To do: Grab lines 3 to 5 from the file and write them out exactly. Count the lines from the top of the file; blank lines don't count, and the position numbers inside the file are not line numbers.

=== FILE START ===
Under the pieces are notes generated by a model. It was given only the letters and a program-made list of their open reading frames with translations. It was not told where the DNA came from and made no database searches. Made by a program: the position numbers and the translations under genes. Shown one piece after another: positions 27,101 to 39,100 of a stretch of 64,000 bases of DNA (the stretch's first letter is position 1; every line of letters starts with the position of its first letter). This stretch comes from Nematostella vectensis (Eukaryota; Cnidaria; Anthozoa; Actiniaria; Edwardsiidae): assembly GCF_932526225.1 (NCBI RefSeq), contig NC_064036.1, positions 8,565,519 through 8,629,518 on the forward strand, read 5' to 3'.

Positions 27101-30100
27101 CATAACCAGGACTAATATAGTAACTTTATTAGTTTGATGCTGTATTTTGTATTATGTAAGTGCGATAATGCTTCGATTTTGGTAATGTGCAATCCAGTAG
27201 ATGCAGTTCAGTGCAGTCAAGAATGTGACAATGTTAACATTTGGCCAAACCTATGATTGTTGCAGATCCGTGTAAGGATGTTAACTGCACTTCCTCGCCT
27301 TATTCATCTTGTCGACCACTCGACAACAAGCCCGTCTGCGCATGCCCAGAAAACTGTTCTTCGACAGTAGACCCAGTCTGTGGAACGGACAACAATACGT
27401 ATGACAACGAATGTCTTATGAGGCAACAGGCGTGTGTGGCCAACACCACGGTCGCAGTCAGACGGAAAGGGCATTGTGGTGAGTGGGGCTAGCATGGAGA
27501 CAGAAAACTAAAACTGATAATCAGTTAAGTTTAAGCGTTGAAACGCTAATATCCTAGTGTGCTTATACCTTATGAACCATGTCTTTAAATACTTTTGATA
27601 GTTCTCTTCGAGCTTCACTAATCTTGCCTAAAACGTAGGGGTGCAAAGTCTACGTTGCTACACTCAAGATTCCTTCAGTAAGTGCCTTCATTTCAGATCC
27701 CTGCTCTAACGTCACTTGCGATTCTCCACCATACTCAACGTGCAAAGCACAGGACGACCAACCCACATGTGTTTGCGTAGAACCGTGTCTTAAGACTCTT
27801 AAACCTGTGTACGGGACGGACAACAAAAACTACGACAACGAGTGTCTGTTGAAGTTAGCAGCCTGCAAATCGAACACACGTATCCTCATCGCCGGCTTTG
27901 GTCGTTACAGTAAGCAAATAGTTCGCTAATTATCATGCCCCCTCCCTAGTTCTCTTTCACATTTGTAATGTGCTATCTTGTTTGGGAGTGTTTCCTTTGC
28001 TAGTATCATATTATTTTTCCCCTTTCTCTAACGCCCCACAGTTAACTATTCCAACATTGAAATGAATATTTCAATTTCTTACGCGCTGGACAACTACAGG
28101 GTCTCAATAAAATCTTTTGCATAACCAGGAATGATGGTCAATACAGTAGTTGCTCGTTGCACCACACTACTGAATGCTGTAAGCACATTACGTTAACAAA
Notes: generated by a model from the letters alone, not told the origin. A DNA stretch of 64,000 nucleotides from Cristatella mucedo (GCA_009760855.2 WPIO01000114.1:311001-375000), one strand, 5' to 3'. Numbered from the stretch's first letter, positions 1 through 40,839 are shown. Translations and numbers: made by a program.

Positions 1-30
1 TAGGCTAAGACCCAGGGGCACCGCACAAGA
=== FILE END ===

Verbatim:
27101 CATAACCAGGACTAATATAGTAACTTTATTAGTTTGATGCTGTATTTTGTATTATGTAAGTGCGATAATGCTTCGATTTTGGTAATGTGCAATCCAGTAG
27201 ATGCAGTTCAGTGCAGTCAAGAATGTGACAATGTTAACATTTGGCCAAACCTATGATTGTTGCAGATCCGTGTAAGGATGTTAACTGCACTTCCTCGCCT
27301 TATTCATCTTGTCGACCACTCGACAACAAGCCCGTCTGCGCATGCCCAGAAAACTGTTCTTCGACAGTAGACCCAGTCTGTGGAACGGACAACAATACGT